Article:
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Today’s article features six replacement level players, including current swingman Nick Neidert and grand experiment Josh Booty.
In the 26th chapter of our offseason-long 165-part series, we look at another six of the 630 to play for the Marlins over their first 28 seasons.
The six players mentioned in today’s article all had between 20 and 74 plate appearances, and all came in at exactly replacement level.
465. Carl Everett
Tampa, Florida native Carl Everett was a switch-hitting outfielder and the New York Yankees first round selection back in 1990. After three seasons of minor league ball, the Yankees lost Everett to the brand-new Florida Marlins in the expansion draft.
Everett spent a giant chunk of his two seasons with the Marlins organization at their Triple-A level affiliate, the Edmonton Trappers. On July 1, he made his major league debut as a defensive replacement in center field in the ninth inning of a 7-5 victory against the New York Mets. In 11 total games he collected only two hits in 20 plate appearances, drawing a walk, stealing a base, and striking out nine times. Things would get better.
In May 1994, Everett rejoined the parent level for another 16 big-league contests. He collected multiple hits in three of them, going 11-for-51 with three walks, four stolen bases, seven runs, a double, two homers, six RBI, and 15 strikeouts. At 0.2 brWAR, Everett’s negative mark from the season prior was neatly cancelled. In 145 total innings in the outfield, he made 34 putouts, assisted on two plays, and committed one error for a .971 fielding percentage.
Florida traded Everett to the New York Mets for Quilvio Veras following the 1994 campaign. He would subsequently get traded an additional five times through his career, and play for the Mets, the Chicago White Sox, the Boston Red Sox, the Texas Rangers, the Houston Astros, the Montreal Expos, and the Seattle Mariners, making the American League All Star team in 2000 and in 2003.
464. Vin Mazzaro
Vin Mazzaro was a third round selection of the Oakland Athletics in the 2005 draft. A Hackensack, New Jersey native, Mazzaro is a right-handed pitcher. Four seasons later, he made his major league debut with the A’s, and got what would remain the most significant playing time of his career in two seasons with the club. He totaled 213 2⁄3 innings, starting in 35 of his 41 appearances and going 10-17 with a 4.72 ERA, a 1.573 WHIP, and 138 K’s. Following 2010, the A’s traded him with Justin Marks to the Kansas City Royals for David DeJesus.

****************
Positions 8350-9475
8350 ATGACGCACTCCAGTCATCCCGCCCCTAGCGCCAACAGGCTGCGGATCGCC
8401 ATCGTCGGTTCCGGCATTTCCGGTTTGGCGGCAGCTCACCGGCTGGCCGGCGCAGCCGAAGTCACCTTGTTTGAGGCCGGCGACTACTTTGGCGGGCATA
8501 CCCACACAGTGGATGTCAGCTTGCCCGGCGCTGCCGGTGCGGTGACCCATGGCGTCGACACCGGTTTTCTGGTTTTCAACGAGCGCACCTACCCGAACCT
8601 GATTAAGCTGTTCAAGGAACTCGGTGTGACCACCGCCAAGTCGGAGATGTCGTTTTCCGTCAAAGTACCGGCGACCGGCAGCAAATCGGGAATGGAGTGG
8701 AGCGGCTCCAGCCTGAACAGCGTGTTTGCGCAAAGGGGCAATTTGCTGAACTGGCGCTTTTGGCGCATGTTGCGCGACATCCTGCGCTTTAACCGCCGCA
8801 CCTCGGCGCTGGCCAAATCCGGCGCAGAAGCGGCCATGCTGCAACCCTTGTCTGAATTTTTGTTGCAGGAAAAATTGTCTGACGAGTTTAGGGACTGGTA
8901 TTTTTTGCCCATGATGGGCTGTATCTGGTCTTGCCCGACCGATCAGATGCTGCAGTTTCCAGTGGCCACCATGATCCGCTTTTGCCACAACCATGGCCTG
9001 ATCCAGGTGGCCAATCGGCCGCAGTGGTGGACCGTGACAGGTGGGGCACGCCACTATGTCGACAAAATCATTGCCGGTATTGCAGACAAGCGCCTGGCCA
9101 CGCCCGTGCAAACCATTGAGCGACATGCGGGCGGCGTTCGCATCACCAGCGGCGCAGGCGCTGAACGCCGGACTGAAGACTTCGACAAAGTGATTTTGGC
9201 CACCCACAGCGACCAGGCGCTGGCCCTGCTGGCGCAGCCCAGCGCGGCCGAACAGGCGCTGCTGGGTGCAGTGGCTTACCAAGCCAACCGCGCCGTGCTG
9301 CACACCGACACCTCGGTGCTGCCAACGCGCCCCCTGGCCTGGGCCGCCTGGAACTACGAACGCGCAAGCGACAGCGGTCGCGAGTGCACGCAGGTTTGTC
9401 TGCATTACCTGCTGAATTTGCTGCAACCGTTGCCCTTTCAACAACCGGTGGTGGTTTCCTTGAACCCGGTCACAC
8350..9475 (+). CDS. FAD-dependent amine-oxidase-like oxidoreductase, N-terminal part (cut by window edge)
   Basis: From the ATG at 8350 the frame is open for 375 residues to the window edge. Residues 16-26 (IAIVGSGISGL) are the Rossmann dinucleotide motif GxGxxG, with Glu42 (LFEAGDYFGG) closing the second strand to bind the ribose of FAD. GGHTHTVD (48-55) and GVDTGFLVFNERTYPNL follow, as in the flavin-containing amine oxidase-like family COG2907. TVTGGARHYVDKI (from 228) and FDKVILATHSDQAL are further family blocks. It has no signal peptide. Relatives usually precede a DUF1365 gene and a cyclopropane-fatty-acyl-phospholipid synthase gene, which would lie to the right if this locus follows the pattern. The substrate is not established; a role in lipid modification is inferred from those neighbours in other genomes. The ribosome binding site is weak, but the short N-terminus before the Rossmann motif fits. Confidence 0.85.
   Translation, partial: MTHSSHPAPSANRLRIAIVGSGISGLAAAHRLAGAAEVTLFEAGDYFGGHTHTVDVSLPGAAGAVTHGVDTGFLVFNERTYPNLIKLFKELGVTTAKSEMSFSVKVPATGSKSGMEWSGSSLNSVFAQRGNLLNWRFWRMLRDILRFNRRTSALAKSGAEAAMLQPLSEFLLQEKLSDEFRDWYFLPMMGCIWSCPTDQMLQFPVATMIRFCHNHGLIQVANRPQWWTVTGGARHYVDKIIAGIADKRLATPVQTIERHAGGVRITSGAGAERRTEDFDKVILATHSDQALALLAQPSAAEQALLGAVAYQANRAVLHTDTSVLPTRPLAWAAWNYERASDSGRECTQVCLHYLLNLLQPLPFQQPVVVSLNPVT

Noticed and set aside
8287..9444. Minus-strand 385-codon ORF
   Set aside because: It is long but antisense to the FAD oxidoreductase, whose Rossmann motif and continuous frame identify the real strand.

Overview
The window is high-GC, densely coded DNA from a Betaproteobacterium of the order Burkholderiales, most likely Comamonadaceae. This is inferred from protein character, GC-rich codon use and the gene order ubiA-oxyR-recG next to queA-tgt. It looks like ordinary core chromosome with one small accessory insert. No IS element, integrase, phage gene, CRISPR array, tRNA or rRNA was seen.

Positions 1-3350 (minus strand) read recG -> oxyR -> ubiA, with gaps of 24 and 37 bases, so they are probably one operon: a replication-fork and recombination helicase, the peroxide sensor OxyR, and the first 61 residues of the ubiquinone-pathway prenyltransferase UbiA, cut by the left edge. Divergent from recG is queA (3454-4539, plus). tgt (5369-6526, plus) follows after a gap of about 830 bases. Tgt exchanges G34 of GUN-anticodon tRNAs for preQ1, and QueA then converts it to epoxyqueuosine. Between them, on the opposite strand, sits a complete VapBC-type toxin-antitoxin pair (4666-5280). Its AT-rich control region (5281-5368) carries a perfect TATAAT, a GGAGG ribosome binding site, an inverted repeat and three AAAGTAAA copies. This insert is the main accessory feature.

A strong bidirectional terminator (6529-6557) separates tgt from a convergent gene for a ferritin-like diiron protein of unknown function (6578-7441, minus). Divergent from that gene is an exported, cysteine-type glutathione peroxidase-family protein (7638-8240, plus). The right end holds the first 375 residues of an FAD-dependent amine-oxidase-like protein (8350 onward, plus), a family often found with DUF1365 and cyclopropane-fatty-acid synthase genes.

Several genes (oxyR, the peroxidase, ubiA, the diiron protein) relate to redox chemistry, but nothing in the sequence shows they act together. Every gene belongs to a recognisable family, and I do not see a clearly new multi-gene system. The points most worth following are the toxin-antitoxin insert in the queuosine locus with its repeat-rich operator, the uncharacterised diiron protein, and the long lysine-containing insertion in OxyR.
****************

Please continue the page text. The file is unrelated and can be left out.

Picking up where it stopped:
Two seasons with the Royals featured Mazzaro far less than he had with Oakland. He played in 25 games, including 10 starts, and went 5-4 with a 6.72 ERA, 36 whiffs in 72 1⁄3 innings, and a 1.770 WHIP. Another trade put Mazzaro in a Pittsburgh Pirates uniform, again for two seasons.
Mazzaro had his best season playing for the Bucs in 2013. He appeared in 57 games out of the bullpen, and racked up a 2.81 ERA and a 1.208 WHIP in 73 2⁄3 innings.
In January 2015, Mazzaro signed with the Marlins through free agency and played in 10 games in relief. He totaled a dozen innings, with six walks and six strikeouts. Mazzaro ended up surrendering five earned runs during that time for a 3.75 ERA on 15 hits. Although he didn’t figure into any decisions, his best positively weighted interaction was on May 30 against the Mets, when he retired each of the five batters he faced in a 9-5 victory. During his tenure, he put 59 percent of his 200 pitches over the plate. Miami released him on June 28.
Mazzaro later signed with the Atlanta Braves, the San Francisco Giants, and the Cincinnati Reds, appearing in the majors for one inning with the Giants. He allowed nine runs in that one inning, and hasn’t got back to the majors since.
463. Jeff Abbott
Jeff Abbott is a right-handed hitting, left-handed throwing outfielder from Atlanta. Taken in round 32 of the 1993 draft by the Chicago White Sox out of the University of Kentucky. Instead, Abbott returned for a senior season, and hit .445/.477/.886 with 23 round trippers and 64 RBI. His performance triggered the White Sox to spend their fourth round pick on him in 1994. This time he signed.
Abbott reached the majors for Chicago in 1997, and played at the top level of baseball with the south-siders for four seasons. In 205 games he hit .264/.306/.422 and smacked 18 home runs while collecting 78 RBI. After the 2000 campaign, the White Sox sent him to the Marlins for Julio Ramirez.